America’s wartime past is about to come alive, just outside the Washington Beltway--22 miles from the nation’s Capital.
In an area once rich in farm land, organizers of the new American Wartime Museum plan to develop a 70-acre facility alongside Interstate 95 in Virginia’s Prince William County where the stories of those who served in all branches of the U.S. Military and on the American home front can finally be told.
Spanning the period from World War I to the present, the museum’s centerpiece is an extraordinary collection of more than 100 working, vintage military vehicles presently in private hands--some of which were recently put on display during a late August “open house” during which people were given the opportunity to ride in some vintage armored vehicles and to see others in action.
Organizers say the museum’s purpose is to provide visitors with the opportunity to learn about the “personal wartime experiences” of those who have worn the nation’s uniforms and to give all those who come there a sense of “the realities of war and the sacrifices made by Americans in order to preserve our nation’s freedoms.”
Utilizing what they call “a unique approach” to the presentation of history, organizers say the museum will:
- Cover all major conflicts of the 20th and 21st Centuries and include all branches of the U.S. armed services;
- Emphasize personal wartime stories from the battleground and the home front;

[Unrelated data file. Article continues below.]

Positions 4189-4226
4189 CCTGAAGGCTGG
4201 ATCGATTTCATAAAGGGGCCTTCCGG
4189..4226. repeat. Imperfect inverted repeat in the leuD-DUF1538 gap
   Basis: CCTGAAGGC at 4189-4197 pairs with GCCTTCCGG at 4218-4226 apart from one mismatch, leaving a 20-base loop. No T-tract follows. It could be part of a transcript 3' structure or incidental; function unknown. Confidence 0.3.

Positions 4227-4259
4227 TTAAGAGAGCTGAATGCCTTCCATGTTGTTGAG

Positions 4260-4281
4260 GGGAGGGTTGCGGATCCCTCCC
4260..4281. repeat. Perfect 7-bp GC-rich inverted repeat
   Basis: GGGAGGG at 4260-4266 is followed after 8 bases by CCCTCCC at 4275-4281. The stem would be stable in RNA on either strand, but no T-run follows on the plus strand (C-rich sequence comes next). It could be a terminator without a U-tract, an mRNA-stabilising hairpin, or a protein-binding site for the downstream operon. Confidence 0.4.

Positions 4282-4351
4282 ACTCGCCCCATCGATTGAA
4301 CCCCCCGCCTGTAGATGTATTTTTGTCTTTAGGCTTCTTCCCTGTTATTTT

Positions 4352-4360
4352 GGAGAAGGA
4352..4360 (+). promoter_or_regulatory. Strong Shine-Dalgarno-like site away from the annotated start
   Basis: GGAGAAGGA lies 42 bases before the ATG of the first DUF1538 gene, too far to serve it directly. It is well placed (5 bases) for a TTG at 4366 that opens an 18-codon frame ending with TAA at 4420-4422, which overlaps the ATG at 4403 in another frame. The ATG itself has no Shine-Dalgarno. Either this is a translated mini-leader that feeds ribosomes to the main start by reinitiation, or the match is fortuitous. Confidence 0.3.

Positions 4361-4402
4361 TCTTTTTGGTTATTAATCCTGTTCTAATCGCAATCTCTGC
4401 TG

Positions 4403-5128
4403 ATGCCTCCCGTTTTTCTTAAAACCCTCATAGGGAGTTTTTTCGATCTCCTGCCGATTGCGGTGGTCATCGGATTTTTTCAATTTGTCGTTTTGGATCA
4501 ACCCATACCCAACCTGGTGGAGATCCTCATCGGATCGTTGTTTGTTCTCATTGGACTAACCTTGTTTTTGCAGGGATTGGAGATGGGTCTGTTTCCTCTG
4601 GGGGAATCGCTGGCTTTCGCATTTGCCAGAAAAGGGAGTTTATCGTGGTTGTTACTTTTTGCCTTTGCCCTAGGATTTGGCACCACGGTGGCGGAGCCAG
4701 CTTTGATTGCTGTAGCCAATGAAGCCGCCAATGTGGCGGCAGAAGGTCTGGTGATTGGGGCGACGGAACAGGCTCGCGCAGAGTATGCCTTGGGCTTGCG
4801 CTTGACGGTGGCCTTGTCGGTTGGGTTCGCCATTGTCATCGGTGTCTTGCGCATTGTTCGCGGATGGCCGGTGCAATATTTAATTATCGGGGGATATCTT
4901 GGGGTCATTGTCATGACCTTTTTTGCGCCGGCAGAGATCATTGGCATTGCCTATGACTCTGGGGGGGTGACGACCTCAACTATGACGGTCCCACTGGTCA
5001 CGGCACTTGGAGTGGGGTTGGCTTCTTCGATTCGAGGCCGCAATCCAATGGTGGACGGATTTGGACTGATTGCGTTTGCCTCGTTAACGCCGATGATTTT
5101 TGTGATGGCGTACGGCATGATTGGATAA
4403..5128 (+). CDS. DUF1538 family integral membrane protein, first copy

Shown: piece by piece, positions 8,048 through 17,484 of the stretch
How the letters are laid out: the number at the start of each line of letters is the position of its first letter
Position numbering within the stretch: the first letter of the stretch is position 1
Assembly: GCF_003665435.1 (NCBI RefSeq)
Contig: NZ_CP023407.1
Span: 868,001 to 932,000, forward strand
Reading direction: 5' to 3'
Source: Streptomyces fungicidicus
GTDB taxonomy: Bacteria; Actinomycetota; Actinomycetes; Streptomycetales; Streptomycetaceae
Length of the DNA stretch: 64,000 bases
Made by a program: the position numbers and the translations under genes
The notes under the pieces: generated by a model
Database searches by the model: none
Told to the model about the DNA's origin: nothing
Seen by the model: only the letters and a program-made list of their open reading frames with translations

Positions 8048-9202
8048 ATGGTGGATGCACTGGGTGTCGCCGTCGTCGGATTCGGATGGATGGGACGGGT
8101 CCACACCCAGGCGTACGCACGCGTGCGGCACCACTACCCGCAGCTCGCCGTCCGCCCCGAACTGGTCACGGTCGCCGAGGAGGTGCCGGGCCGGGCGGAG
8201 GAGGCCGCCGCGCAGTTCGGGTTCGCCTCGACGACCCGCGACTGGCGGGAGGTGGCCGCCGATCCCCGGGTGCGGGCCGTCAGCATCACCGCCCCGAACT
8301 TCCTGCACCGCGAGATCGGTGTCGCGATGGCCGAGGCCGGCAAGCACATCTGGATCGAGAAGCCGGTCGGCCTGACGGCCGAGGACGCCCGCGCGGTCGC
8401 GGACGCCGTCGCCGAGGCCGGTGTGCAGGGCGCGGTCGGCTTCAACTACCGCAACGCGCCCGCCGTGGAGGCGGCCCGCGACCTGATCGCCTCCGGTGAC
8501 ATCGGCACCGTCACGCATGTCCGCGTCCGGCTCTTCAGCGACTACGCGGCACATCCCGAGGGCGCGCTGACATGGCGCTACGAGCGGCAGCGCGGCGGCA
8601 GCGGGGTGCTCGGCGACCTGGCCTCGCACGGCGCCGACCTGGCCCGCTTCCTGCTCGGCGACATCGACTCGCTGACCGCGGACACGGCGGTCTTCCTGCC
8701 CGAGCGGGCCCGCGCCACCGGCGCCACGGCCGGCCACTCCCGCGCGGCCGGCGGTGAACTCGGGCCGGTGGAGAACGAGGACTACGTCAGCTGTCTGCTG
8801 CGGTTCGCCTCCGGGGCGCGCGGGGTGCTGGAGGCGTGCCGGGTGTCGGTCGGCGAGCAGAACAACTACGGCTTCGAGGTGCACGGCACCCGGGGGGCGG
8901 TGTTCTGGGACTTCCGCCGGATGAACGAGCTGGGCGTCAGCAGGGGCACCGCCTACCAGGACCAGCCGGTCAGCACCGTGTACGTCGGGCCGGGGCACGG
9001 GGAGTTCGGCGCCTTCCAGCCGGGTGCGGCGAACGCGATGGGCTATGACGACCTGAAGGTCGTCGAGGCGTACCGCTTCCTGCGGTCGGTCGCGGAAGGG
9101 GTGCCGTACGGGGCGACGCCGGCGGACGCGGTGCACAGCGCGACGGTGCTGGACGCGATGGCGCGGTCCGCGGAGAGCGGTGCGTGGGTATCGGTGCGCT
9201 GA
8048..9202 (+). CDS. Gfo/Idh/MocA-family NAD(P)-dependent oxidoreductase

- Incorporate a large collection of operational military vehicles from WWI forward, both on display and in demonstrations and reenactments;
- Allow visitors to hear, touch, and experience military vehicles, aircraft and naval vessels;
- Provide a firsthand view of vehicle restoration in the Renovation Hangar.
The museum’s collections and activities, organizers say, “will provide a backdrop for the stories of American men and women who have served their country in all branches of the military and at home since World War I” through the skillful implementation of what they are calling “Landscapes of War,” an effort to show servicemen and women at work alongside operational tanks and aircraft, live-action demonstrations, and interactive exhibits that provide a meaningful context to the narrative of America’s wartime experience.
The museum will also be home to the National Veterans Visitor Center--a place where veterans can hold reunions and record their wartime stories.
Efforts are currently underway to raise the $50 million the organizers say are needed to bring their dream to life, with the grand opening planned for Veterans Day 2014. Meanwhile organizers are inviting people to share their own wartime stories--whether experienced in uniform, by a family member, or on the home front--through the museum’s Web site.